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The facts offered in the preceding pages will have shewn that New Zealand differs materially, in climate and general physical features, from any part of Australia. The prevalence of mountains and hilly lands renders the climate showery, and consequently it bears a resemblance to that of England, though of a finer quality. While, in the pastoral districts of Australia, the population must be necessarily of a dispersed character, that of New Zealand will generally attain a density similar to that of Europe.
Other peculiarities of New Zealand are equally significant. It consists of a group of islands, abounding in bays and harbours suitable for foreign commerce, and affording means of ready intercommunication by steamboats. The coasts also yield vast quantities of the finest fish, valuable for home use, and for exportation in a salted state. Then, the moderate climate admits of not only fish, but beef being salted, without risk of loss. The lands, when cultivated, yield prolific crops of wheat and other kinds of grain suitable for exportation. From the trees, potashes may be made to any imaginable extent. From the Phormium Tenax, or New Zealand Flax, cordage of the strongest and most durable kind may be manufactured. Of fruits of excellent quality, there will be, as cultivation advances, the greatest profusion. The amount of mineral wealth it would be presumptuous to estimate.
It would be difficult to say what New Zealand wants in the natural attributes of a great country. And a great country it will be--the greater from its proximity to the vast regions of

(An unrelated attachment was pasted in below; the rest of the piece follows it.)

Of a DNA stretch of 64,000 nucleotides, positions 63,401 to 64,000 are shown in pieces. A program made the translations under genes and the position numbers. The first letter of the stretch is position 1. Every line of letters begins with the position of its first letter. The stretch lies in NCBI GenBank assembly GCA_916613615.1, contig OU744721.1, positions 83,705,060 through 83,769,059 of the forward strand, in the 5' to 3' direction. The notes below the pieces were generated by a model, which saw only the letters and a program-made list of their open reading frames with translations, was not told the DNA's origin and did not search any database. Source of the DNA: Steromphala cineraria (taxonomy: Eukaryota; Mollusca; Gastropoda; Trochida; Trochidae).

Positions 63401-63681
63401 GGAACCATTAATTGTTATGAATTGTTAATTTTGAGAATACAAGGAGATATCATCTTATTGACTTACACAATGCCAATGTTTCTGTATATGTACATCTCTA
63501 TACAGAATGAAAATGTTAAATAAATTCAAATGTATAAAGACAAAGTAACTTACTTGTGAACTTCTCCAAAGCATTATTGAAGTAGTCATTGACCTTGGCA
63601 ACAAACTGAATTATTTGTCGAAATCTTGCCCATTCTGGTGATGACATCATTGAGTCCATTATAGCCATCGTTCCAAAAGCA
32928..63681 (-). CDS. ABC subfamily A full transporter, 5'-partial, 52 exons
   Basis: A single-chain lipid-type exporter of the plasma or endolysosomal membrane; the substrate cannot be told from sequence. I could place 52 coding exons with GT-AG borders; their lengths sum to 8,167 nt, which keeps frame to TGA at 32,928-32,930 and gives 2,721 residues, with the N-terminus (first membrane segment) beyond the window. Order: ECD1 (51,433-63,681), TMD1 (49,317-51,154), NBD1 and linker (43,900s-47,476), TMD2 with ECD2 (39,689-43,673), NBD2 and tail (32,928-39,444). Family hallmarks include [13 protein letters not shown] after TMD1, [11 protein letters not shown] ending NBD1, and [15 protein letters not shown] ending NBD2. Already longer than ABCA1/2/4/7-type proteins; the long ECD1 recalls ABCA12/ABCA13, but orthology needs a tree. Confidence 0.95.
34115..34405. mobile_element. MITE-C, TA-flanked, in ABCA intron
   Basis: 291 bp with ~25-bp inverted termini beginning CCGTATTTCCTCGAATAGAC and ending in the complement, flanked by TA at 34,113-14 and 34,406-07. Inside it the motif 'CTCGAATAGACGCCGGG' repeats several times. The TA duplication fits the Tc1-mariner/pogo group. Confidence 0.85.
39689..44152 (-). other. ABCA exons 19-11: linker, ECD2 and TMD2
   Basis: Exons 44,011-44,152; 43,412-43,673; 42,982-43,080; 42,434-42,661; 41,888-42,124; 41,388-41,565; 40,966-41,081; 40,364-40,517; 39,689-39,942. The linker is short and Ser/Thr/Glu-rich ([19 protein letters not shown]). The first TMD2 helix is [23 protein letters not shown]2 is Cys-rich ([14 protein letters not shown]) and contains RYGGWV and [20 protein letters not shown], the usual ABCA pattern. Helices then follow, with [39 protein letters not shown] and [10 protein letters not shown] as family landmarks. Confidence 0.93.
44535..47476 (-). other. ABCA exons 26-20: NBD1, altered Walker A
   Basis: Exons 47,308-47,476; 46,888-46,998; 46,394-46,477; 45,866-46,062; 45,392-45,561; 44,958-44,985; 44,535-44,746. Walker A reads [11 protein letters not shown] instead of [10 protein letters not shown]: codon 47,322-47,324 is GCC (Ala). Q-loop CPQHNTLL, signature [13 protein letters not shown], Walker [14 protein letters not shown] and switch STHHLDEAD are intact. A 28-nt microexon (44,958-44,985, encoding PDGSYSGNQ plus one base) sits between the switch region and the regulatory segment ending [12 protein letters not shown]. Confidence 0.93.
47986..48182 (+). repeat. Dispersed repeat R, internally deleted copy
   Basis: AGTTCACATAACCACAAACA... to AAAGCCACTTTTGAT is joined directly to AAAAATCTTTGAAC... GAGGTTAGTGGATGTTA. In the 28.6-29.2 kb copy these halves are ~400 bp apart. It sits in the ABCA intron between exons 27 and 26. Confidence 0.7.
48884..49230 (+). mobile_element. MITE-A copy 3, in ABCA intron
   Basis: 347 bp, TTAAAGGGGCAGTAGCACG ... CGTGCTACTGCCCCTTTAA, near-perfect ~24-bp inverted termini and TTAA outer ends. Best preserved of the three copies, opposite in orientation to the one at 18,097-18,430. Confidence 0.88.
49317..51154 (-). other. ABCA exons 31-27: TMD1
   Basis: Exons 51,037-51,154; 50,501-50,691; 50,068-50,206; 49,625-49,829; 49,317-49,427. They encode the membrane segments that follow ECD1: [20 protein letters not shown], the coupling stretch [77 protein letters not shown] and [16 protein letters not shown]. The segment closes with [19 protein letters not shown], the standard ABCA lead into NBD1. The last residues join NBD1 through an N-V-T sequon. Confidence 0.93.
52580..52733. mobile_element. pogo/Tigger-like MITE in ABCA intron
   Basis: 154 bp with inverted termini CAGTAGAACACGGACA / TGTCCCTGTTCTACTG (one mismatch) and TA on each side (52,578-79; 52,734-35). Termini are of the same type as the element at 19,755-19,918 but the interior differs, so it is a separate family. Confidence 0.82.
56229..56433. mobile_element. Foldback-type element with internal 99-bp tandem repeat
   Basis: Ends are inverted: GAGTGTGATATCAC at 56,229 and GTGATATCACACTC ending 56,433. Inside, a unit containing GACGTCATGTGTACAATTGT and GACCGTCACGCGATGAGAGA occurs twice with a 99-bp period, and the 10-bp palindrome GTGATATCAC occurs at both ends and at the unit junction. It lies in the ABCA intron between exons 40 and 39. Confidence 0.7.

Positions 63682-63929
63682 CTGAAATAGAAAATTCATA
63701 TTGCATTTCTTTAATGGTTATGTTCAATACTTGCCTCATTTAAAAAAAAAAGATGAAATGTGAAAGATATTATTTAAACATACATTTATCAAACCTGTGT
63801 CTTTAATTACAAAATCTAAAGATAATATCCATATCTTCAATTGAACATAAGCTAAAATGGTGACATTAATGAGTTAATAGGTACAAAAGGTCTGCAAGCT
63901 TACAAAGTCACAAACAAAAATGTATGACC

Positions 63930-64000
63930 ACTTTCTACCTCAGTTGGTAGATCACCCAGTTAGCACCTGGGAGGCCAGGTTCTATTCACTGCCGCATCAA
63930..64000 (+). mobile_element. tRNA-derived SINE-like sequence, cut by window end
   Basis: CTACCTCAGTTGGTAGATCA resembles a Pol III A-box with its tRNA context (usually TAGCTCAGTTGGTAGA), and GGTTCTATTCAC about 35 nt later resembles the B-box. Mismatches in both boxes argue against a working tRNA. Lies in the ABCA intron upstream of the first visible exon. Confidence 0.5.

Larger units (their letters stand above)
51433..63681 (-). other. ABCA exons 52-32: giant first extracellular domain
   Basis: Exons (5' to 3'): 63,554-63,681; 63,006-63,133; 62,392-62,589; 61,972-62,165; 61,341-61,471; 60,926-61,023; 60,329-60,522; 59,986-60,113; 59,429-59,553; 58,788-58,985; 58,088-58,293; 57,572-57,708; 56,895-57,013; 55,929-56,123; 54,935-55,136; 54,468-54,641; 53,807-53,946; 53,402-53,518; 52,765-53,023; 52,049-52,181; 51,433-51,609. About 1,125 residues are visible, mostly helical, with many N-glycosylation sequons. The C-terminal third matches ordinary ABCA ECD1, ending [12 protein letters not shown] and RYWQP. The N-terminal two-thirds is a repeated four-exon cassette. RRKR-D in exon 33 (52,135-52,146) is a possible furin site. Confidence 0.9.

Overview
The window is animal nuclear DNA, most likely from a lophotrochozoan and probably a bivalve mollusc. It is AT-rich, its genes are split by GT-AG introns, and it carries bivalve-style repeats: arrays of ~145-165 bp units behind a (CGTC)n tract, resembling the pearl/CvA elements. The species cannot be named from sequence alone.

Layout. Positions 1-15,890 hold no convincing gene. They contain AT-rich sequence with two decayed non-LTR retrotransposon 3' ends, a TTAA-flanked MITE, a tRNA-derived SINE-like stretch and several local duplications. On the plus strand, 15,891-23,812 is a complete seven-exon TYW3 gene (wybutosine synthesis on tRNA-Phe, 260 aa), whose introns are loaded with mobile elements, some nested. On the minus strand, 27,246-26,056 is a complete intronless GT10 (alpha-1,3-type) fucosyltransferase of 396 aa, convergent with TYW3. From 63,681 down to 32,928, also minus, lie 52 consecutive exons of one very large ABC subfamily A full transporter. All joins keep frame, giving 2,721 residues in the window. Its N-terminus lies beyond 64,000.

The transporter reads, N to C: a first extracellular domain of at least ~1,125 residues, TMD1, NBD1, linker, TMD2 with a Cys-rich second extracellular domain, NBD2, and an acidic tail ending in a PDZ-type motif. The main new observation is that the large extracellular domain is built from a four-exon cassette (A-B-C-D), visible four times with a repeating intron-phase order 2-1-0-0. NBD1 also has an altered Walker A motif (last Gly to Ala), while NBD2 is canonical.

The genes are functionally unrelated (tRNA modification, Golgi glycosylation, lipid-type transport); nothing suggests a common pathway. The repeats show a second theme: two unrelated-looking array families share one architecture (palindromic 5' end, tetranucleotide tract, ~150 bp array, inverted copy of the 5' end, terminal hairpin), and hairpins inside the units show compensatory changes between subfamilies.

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Australia, still in the infancy of their prosperity. That which New Zealand requires is the settlement of industrious and intelligent Europeans. From what has been previously said, it is seen that everywhere the field is open. At Auckland, Wellington, Nelson, New Plymouth or Taranaki, Dunedin, Lyttleton, and other centres of British civilisation, lands may be acquired, and employment will be found by those who are able and willing to work. It is true that fortunes are not to be made by sheep and wool, as in Australia; but sufficient scope is offered to capitalists, and also for carrying on a system of rural husbandry on a moderate scale, with room for extending to greater things. Unite to this the usual exemption from rates and taxes, freedom from the oppressive conventionalities of an old country, and the solacements of a delightful climate, and it may be said with justice that few parts of the earth's surface present such allurements to the emigrant as New Zealand.
NOTE. --Since the above was written, the following extract from a letter from Mr Godley to Mr Adderley, M. P., dated Wellington, New Zealand, August 13, 1850, has been put into our hands:--
'This colony, as a field for the investment of capital, is, I firmly believe, unrivalled in the world. Sheep and cattle-keeping here will pay--does pay, in fact, according to the most moderate computation --30 per cent, on the average, and has often paid 100 per cent, and more. And this will last, and even increase, until the vast available districts of the Middle Island are filled up.... Is it not most wonderful that there should, in these circumstances, be hardly any capital flowing into the country? A man beginning with £5000 is quite a Jones Lloyd here; and I know a man who began with about 200 sheep, and 15 or 20 horses, seven years ago, and who has now sheep and other stock worth at least £10,000, besides having 150 acres under the plough, and large farm-buildings, a brig of his own, &c. Everything, no doubt, depends on personal, or at least trustworthy management; but what each family in England ought to do is this--to send out one of its own members, if qualified, and make him superintend the investment of the family capital. It might, with ease and certainty, be doubled in four or five years at present rates. I am sure of this, and you know I am not given to rash or headlong speculation. I could prove it to you by numerous instances.'